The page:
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I feel that while I love J2ME and Java it's hypocritical of them to have two APIs for Java. Java was designed with "One code, many platforms" in mind, and now it's more like "One API for every OS, and one API for everything smaller than a netbook." I see a lot of J2ME emulators and such being ported to things like the PSP, and other consoles for homebrew, and I wonder why no one is doing this with normal Java.

I'd love to write a game to play on my PC, than fire up a simple emulator and play the same game on the PSP, or the Dreamcast, but I can't. J2ME can't even run on a PC, you need an emulator for it, which reduces your market greatly. Plus most emulators are bulky, and not good.

With super-phones like the IPhone coming out people are going to want more than little J2ME games, so if Java can't port their standard JRE to it they might find themselves missing the boat like Microsoft did with the netbook boom.

It just feels like Sun needs to ether work on making the standard JRE smaller and more portable, or making J2ME available on the PC easily.

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I guess this seems kind of a debate topic, although I'm certainly sympathetic. – Charlie Martin Mar 15 '09 at 5:07
I'm guessing you meant to type "I see a lot of J2ME emulators and such" but "I see a lot of...suck" seems oddly appropriate for the question ;-) – Mike Spross Mar 15 '09 at 6:11
Haha, it was a typo, and it's fixed now thanks. – William Mar 15 '09 at 6:15
Please link the duplicate! – pi. Mar 16 '09 at 11:01
Without a link to the duplicate, I've nominated for reopen. – Tom Hawtin - tackline Mar 16 '09 at 11:36
up vote 8 down vote accepted

I think this should be a community Wiki

But to the point, my view is that J2ME is going to die a horrible death and leave us with normal Java. The current Netbook trend combined with the more powerful smartphone trend means that your average cellphone today is much stronger than the machines that ran J2SE when it first came out.

Hence, we can do away with J2ME, which was designed for ancient Nokias, and enjoy the standard Java on a smart doorknob (or a smartphone).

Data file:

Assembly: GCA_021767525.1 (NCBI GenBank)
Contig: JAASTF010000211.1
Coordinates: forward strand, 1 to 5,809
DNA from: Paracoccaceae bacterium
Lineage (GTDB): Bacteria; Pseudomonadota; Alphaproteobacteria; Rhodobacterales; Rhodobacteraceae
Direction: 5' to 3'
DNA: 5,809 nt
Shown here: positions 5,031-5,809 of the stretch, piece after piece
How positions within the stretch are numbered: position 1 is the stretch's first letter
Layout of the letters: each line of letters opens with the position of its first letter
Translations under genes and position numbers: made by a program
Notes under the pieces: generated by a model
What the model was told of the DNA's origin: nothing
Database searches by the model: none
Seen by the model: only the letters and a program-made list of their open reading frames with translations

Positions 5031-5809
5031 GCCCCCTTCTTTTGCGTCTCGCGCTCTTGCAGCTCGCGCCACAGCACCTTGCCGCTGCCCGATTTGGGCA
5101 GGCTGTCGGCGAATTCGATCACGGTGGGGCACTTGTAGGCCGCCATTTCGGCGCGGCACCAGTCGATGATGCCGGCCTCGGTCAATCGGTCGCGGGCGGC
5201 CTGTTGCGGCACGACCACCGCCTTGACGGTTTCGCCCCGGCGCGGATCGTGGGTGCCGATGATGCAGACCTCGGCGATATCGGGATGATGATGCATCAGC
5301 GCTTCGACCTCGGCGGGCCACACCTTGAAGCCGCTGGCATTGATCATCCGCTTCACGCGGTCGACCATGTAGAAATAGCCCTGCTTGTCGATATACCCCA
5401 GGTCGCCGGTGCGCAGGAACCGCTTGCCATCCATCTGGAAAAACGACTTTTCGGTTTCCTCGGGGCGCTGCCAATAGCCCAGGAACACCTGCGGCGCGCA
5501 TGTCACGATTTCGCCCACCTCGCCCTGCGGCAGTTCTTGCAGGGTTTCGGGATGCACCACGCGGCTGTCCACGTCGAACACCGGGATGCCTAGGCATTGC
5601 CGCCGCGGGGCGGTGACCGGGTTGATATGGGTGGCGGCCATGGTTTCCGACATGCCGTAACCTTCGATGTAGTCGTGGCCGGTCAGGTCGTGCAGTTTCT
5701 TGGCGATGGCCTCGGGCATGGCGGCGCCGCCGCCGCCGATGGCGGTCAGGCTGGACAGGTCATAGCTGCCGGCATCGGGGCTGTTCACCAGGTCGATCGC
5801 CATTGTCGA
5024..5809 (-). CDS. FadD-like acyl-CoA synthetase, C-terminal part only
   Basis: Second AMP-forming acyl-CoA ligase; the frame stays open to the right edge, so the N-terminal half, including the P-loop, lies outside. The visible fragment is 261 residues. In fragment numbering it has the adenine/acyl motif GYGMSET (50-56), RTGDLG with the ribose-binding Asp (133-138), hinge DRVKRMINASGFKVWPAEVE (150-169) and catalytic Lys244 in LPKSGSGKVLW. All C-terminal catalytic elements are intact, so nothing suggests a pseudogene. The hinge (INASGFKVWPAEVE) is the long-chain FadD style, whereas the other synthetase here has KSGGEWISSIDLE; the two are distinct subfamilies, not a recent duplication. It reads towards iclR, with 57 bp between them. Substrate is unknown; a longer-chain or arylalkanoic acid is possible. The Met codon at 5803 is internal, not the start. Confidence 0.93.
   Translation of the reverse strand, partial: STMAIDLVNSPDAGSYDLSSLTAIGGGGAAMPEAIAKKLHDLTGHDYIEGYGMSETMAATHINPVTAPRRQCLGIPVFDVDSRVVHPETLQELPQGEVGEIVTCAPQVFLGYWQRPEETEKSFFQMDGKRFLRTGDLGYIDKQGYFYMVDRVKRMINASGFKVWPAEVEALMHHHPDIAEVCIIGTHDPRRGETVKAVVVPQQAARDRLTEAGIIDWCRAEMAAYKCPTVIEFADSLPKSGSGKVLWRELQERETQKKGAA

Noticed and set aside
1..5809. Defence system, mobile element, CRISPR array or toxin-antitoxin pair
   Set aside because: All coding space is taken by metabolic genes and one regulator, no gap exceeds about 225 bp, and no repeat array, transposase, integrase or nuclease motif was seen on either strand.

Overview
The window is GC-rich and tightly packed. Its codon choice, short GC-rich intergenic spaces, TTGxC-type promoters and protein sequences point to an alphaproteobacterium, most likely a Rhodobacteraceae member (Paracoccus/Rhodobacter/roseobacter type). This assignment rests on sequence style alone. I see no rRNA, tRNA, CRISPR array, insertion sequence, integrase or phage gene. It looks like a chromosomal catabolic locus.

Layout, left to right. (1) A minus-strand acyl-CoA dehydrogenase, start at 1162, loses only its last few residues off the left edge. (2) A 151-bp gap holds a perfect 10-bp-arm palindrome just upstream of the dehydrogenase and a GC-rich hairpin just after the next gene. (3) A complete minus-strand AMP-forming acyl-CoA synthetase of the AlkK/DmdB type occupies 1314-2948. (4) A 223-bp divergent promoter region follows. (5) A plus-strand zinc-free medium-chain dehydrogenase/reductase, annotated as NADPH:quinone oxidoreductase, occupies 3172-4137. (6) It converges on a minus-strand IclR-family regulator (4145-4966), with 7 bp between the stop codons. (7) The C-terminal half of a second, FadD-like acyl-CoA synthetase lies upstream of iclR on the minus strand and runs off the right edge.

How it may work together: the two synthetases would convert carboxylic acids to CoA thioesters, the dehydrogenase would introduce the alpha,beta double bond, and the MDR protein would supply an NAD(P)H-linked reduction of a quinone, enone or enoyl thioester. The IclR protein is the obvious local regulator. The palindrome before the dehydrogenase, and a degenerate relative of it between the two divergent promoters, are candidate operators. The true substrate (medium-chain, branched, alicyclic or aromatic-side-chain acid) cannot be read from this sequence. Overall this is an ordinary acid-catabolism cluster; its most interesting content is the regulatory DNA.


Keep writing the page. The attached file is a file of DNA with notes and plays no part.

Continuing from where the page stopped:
The only problem that Java faces is that the biggest player in smartphone applications - Apple - isn't going to allow a JVM anytime in the foreseeable future.

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Apple is still behind Blackberry and Nokia in that market. – cletus Mar 15 '09 at 5:14
What about android? any java on that one? – Ido Weinstein Mar 15 '09 at 6:26
While cellphones are getting bigger, Java is getting bigger too. I would guess that many of the machines that ran Java when it first came out couldn't do it any more. – DJClayworth Apr 29 '09 at 15:36
That's true, but in a year or two we'll have cellphones that run what today runs in a netbook, and that can easily run Java. – Uri Apr 29 '09 at 16:13

Even if your monitor had an accelerometer in it, you probably wouldn't want to use it for an iPhone app - so I'd say there are limits to portability after all.

If "write once, run anywhere" is misleading, that's because it was conceived before cell phones became prevalent. As far as the API goes, I agree a common subset would be preferable, but once again, the entire J2ME niche is completely new. The JVM is still useful: a web browser can run on Windows, Linux, and OS X, and a game can run on both Nokia and Samsung phones.

Is the original Java ideal dead?

It still meets the original demands of portable code from workstation to workstation, so no. But it sounds like you've set an even higher bar for future platforms.

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There are many things that a Virtual Machine might chose to abstract away.

The OS abstracts away some of the common hardware, by providing standard interfaces to them (block i/o, character i/o, etc).

The JVM set out to abstract out the processor and the OS itself, a mighty goal by itself (at that time)! However, abstracting the peripheral hardware was, and will remain, a difficult goal to achieve.

Perhaps, when we see more convergence of hand-helds/laptops/desktops/servers, the need to abstract out the hardware will diminish.

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With newer platforms for mobile like Windows Mobile and Symbian which have captured the market share j2me etc have taken a backseat due to issue like not taking advantage of hardware etc..

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J2ME is great. You can package and run J2ME applications with the lean and clean Since I have been writing code for J2ME, I'm a better programmer. It forces you to be efficient on memory. I love the small clean API.In the future all my client application will be designed for J2ME and then ported to J2SE/Android/IPhone. The difficult thing is to build your in-house GUI framework flexible enough for the application to run smoothly on any screen size. That takes time.

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